I said this was crazy! This price bump should only make CSTR earnings estimates go up. And everybody I knew who rented movies the Redbox way would gladly pay another 20 cents. Heck, most people I know would pay another buck and not think twice. Why? Because it's fun to go pick a flick that way - even if you are 'streaming' video at home, which most consumers are not.
I was so convinced about CSTR being a bargain, I told everyone to 'buy it with both hands' under $45. The company was not only executing its core strategy, it was brewing the content distribution deal with Verizon for potential streaming opportunities. As you can see from the chart, CSTR caught a lot of bears by surprise on their last earnings report in early February. I made 24% on my shares.
3) Vertex Pharmaceuticals (VRTX)
Vertex is not exactly a 'dominator' in biotech when compared to Amgen or Celgene. But it did create something incredible last year that surprised lots of pharma experts and investors. They produced the first incredibly successful drug treatment for the hepatitis-C virus (:HCV). Their drug Incivek topped sales of over $400 million in the third quarter of 2011, while pharma giant Merck could only do about $80 million in sales with their HCV treatment.
Based on this success, the earnings estimates for Vertex soared to above $4 per share for 2012 with projected sales of over $2.5 billion. But the stock was already in a curious collapse before and after those results came out, getting cut in half from $52 to $26 in only two months. I decided to take a closer look at the catalysts.
What I found was that the analyst community and large biotech investors were looking at all kinds of new competition for Incivek coming to market. The VRTX drug used an interferon cocktail regime with nasty side effects and lots of competitors were creating next-generation oral treatments that didn't need interferon. The biggest threat came from Gilead Sciences who had just paid $10 billion for Pharmasett to get their hands on that young biotech's HCV treatment.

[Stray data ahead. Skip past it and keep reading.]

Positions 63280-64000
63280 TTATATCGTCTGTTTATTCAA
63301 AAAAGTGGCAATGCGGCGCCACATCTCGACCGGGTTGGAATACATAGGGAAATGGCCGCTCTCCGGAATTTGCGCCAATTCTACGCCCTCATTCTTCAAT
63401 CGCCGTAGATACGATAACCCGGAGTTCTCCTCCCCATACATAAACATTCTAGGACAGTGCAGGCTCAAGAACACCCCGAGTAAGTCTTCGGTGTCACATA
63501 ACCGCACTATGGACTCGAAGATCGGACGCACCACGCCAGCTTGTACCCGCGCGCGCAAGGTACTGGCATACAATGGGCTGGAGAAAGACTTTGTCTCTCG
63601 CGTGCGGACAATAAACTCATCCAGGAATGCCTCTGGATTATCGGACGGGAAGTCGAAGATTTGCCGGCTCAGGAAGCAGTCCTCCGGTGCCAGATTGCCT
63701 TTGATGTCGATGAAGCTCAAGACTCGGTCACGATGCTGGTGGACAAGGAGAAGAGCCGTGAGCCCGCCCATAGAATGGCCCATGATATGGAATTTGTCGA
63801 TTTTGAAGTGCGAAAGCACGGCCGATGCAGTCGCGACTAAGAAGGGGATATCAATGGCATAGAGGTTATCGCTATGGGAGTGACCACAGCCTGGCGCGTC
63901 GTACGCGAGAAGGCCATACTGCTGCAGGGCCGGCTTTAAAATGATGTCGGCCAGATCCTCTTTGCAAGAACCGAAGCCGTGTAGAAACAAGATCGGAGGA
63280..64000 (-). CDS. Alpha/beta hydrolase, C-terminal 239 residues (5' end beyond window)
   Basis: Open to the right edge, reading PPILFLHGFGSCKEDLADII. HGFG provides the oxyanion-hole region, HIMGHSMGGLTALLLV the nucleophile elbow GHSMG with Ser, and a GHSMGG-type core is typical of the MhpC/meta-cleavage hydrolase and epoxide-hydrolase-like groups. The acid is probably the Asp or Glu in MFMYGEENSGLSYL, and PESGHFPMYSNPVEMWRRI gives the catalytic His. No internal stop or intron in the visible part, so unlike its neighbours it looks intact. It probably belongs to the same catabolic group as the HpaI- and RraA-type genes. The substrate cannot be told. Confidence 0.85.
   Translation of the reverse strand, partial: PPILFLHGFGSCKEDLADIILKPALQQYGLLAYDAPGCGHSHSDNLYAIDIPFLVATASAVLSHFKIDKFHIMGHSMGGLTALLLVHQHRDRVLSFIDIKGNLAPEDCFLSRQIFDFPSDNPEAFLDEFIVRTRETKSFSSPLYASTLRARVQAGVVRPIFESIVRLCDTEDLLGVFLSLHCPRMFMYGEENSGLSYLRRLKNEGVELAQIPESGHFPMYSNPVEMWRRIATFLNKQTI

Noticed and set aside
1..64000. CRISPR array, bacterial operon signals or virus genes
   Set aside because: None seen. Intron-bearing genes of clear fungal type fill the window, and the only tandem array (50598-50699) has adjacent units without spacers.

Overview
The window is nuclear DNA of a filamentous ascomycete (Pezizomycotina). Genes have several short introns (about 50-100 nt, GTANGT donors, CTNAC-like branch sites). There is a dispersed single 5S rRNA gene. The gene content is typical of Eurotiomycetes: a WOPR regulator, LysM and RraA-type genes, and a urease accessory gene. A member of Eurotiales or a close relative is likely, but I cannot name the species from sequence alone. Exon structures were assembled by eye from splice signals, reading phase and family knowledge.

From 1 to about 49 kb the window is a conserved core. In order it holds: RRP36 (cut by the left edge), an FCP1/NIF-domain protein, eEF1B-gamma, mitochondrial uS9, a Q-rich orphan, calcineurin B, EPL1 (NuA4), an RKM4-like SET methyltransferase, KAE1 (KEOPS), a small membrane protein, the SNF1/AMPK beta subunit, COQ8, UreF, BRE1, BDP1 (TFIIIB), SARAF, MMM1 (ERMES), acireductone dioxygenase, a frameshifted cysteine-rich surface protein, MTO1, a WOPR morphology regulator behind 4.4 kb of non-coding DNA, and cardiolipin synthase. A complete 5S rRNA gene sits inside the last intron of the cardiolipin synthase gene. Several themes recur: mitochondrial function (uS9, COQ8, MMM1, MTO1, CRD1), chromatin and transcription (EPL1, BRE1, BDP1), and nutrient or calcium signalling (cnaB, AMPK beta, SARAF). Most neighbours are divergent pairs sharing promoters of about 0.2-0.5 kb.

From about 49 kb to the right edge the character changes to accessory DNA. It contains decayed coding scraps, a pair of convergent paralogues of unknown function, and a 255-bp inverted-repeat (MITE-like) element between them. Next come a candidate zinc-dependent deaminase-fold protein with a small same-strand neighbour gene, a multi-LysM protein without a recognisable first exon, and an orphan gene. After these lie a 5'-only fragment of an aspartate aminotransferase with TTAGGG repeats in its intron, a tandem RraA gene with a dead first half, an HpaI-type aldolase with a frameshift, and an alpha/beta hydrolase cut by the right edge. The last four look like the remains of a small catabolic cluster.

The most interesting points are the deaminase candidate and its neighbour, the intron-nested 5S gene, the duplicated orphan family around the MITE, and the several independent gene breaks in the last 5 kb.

The problem was that none of these competitors would have their drugs ready for market until 2014. So with 170 million people worldwide exposed to HCV, and VRTX estimates not coming down, I thought that Incivek still would win in 2012. Plus, VRTX had a cystic fibrosis drug very close to FDA approval.
On the very first day of the Tactical Trader service in early December, we opened the books by buying the VRTX April 30 calls for under $4. We just sold them for a 100% gain last week. Too bad we didn't keep them a little longer as the stock launched above my $40 price target Friday morning.
Catching Falling Knives, or Scooping Fallen Gems?
There's an old adage in trading and investing that one can get really hurt trying to catch a falling knife. But if you do your homework, and you develop sound screening criteria that give you a very favorable risk/reward edge, you can bank sizable profits off the irrationality of other investors.
I may not have the deep pocket and time horizon of a Warren Buffett, but my approach fully capitalizes on the idea to 'be greedy when others are fearful.'
No Need to Pursue These Profits on Your Own If you'd like some help, my private trading group has been re-opened until Saturday to new investors. Its purpose is to go long or short with stock, ETF, and options moves to catch small market swings that others rarely spot and ride them for substantial one to 12-week gains. The number of investors who share the moves from our Zacks Tactical Trader must be limited, and demand to get into the service was so intense that it had to be closed early when introduced last December. Now it's open to you again, but only until 11:59 pm Saturday, February 18. There will be no extensions so I strongly encourage you to look into it now. Click now for details about Tactical Trader >> Good Investing, Kevin Cook Kevin, a Senior Stock Strategist at Zacks, is a recognized authority in global markets. A former market-maker in the $4-trillion-dollar-a-day world of interbank trading, he developed the ability to track the movement of money, and trained his reflexes to take advantage of it. Today he directs the new Zacks Tactical Trader, providing commentary and recommendations.